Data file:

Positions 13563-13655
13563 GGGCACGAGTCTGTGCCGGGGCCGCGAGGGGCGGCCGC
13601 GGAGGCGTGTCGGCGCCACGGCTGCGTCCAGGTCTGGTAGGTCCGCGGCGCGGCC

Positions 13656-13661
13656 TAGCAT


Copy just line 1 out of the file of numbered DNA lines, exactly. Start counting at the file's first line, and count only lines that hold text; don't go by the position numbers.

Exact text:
Positions 13563-13655